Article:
Valentine’s Day – Why Your Credit-Card Company Loves It

Business Wire


Americans will spend an estimated $17 billion this year on Valentine’s Day. The banks and credit-card companies will be doing lots of celebrating, too.

That’s because for every box of chocolates, bouquet of flowers or candle-lit dinner you buy, the bank that issued your credit card will charge florists, chocolate shops and restaurants a “swipe fee” of between 2 and 4 percent of the price to handle the transaction. Yet the banks can do these transactions profitably for mere pennies.

Consider the average consumer, who – the National Retail Federation estimates – will spend $130 for Valentine’s Day. At 2 percent, that’s $2.60 in charges on goods and services that cost a mere fraction of that amount. At 4 percent, it’s more than $5.

Spread just a 2-percent charge across $17 billion and it adds up to real money – $340 million, or a third of a billion dollars. And that’s only one relatively minor holiday.

Banks can charge these rates because the two biggest credit-card companies, MasterCard and Visa, are a powerful duopoly. They each set rates in secret that their banks charge and dictate unfair terms to merchants, who must accept their credit cards to stay in business.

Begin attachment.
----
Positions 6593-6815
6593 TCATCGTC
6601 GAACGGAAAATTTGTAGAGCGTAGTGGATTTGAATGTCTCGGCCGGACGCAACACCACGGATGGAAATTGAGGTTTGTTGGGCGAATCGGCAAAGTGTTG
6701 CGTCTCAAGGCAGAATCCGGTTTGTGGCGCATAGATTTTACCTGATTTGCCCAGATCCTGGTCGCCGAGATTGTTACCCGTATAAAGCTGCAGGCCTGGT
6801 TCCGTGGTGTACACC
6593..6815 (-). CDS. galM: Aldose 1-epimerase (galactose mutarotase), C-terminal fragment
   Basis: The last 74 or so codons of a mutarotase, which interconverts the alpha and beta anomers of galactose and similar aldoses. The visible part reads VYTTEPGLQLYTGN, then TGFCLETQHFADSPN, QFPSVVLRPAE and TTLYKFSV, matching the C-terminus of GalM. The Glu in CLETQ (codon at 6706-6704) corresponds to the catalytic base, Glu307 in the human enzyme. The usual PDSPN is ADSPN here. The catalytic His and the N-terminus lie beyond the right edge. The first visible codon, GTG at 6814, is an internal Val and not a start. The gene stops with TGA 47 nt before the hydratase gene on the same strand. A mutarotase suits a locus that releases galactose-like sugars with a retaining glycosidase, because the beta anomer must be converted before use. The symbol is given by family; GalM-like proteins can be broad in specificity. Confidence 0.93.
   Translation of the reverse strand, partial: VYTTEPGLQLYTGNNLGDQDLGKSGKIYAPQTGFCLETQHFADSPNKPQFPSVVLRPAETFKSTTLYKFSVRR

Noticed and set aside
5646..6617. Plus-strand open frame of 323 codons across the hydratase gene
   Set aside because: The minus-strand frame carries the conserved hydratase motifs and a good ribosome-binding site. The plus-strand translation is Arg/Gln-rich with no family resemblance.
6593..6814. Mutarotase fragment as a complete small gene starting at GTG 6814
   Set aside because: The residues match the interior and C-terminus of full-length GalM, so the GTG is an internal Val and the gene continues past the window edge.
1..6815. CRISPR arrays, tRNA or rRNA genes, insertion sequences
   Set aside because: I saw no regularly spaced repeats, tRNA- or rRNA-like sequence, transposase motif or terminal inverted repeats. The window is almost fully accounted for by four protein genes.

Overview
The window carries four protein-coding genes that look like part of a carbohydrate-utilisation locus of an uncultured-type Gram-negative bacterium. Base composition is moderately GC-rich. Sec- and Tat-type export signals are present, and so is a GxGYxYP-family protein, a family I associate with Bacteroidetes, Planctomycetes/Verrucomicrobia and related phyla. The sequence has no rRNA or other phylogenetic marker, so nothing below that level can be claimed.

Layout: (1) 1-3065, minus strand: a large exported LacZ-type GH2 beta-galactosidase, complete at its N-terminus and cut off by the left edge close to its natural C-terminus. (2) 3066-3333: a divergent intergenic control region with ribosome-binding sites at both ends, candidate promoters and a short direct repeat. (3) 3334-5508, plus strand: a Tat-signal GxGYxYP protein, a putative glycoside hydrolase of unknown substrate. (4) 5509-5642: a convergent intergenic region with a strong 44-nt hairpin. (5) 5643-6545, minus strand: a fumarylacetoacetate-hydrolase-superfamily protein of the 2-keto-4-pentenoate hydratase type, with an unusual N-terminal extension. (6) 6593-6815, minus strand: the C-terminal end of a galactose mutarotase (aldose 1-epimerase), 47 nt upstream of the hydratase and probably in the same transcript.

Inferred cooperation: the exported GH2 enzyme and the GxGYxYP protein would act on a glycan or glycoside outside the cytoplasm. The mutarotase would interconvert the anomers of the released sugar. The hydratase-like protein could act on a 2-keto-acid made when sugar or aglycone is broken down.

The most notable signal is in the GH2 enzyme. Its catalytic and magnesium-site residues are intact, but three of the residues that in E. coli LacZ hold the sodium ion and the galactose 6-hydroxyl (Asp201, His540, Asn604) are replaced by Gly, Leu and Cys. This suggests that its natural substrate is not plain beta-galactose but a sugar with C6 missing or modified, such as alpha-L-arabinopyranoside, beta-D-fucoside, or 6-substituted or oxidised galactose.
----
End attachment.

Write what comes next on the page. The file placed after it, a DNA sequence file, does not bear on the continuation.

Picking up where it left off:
That means unfairly high costs for merchants (and retailing is a huge industry whose health is critical to the economy) and, ultimately, higher prices for consumers.

Because of the dysfunctional credit card market that Visa and MasterCard have created, swipe fees are as much as eight times more on every transaction in the U.S. than Europe. American families pay an estimated average of more than $400 a year in swipe fees.

In a fair, transparent system that would look more like the rest of our market-oriented economy, banks would set their rates openly and compete against each other.

But they don’t, and consumers pay for it on Valentine’s Day and every day of the year.

Learn more about unfair credit-card swipe fees. For more information, go to the Merchants Payments Coalition website:

The Merchants Payments Coalition - - is a group of retailers, supermarkets, drug stores, convenience stores, fuel stations, on-line merchants and other businesses who are fighting against unfair credit card fees and fighting for a more competitive and transparent card system that works better for consumers and merchants alike. The coalition's member associations collectively represent about 2.7 million stores with approximately 50 million employees.

Merchants Payments Coalition
Michael Flagg, 202-253-4164


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